Apple sold 15 million iPads in nine months. But so what? The gadget is a dud.
Too harsh? I don’t think so. A year ago, there were some pretty high expectations for the iPad. It was “transformative“. It was “magical“. It was going to change computing. It was going to save publishing. It was going to kill netbooks—probably laptops too.
It has done none of these things. After the cool factor wore off, iPad owners were left with a nice way to surf the web on a couch. Compare it to the iPhone, a truly transformational device that owners interact with hundreds of times a day. My dad (not exactly a luddite, but close) got one as a gift, and within a week he couldn’t remember how he had lived without it. He now has a dorky little holster for it on his belt. It’s adorable. My mom followed up by buying him an iPad. He played with it for a day or two and hasn’t used it since. The iPhone is a crucial tool, the iPad a toy. Boys get bored with their toys.
Now we’re supposed to get excited all over again because the toy comes in white. Yes, it’s also a bit thinner and a bit faster. Guess what? Computers will always get smaller and faster. The problem with the original iPad wasn’t that it was too slow or too big. It’s that it was a solution in search of a problem. It didn’t let me do anything I couldn’t do before.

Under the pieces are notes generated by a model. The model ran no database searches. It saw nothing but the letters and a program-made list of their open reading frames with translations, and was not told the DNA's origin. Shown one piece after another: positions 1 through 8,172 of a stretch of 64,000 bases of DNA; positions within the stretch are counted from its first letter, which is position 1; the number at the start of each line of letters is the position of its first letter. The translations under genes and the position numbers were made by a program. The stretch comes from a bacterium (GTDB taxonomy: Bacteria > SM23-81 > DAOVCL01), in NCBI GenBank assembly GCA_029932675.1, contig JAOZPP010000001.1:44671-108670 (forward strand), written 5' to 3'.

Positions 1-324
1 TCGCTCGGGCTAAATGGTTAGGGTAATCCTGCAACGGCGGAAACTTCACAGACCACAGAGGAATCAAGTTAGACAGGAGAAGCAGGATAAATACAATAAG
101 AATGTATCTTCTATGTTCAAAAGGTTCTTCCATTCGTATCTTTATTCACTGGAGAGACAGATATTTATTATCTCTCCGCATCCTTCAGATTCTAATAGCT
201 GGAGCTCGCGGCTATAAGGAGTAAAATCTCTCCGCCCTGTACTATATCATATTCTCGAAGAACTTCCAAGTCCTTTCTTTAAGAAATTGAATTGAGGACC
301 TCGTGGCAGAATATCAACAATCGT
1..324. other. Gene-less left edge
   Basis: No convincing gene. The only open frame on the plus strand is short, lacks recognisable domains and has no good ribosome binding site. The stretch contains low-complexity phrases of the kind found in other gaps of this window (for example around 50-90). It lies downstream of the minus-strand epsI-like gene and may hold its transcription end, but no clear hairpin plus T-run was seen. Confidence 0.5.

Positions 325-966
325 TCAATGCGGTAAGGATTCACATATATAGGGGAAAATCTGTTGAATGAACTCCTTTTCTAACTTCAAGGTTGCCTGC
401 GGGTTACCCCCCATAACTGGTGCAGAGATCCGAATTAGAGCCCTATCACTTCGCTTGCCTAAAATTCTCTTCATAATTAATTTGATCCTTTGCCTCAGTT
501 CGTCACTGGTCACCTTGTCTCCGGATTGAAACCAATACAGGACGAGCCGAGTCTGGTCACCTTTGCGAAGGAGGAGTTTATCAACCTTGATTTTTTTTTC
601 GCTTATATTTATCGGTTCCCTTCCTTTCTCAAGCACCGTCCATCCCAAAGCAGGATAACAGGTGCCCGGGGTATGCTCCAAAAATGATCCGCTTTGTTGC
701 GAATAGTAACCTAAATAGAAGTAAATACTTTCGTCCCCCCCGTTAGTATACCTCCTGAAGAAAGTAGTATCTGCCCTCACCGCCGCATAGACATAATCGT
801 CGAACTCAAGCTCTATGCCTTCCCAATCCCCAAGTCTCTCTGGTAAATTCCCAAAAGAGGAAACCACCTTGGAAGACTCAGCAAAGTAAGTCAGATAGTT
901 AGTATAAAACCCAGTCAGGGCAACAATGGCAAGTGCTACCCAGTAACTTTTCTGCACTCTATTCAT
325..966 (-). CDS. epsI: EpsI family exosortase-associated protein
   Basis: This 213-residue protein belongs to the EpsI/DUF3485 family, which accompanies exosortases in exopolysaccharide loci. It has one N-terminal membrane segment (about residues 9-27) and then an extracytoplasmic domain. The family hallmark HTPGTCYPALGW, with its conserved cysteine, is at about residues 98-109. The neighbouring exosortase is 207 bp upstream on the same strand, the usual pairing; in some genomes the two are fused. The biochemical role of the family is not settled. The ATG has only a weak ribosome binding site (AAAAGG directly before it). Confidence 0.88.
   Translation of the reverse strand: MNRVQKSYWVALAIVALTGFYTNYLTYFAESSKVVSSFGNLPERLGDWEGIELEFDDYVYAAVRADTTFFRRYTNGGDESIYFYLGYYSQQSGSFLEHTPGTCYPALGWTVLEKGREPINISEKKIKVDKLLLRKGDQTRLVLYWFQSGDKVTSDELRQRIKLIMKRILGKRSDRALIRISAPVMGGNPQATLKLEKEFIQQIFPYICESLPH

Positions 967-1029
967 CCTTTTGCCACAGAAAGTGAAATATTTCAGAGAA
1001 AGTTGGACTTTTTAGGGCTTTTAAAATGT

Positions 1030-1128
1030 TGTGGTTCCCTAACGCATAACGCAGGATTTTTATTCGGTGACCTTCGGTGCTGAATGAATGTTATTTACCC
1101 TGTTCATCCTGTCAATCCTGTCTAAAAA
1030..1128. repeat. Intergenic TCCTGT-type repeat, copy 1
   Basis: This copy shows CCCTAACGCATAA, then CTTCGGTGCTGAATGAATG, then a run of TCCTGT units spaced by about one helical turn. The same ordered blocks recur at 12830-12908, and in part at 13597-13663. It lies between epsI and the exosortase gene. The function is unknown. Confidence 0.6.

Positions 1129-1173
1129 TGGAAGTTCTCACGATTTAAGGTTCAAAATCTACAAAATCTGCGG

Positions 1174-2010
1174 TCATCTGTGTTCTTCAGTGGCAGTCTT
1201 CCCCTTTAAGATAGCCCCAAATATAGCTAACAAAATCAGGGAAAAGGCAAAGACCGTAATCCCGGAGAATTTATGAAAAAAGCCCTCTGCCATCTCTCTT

Perhaps this will change. As more and more people acquire iPads and other tablets (especially those that run on open platforms), new uses for them will emerge. New apps will be developed, and eventually someone will come up with something awesome that we will want to do all the time and that can only be done with a tablet. But when that happens, it will be despite Steve Jobs, not because of him.
Apple has steadily devolved from a maker of beautiful machines for creators to a censorious manufacturer of shiny doodads you can’t easily type on or share files with. Whereas once they led by innovating, they now aim to stay on top by using their market clout to bully others from doing so—see yesterday’s post by Chris Sorensen on Apple’s attempt to monopolize the touchscreen market.
Hoarding components—how magical!
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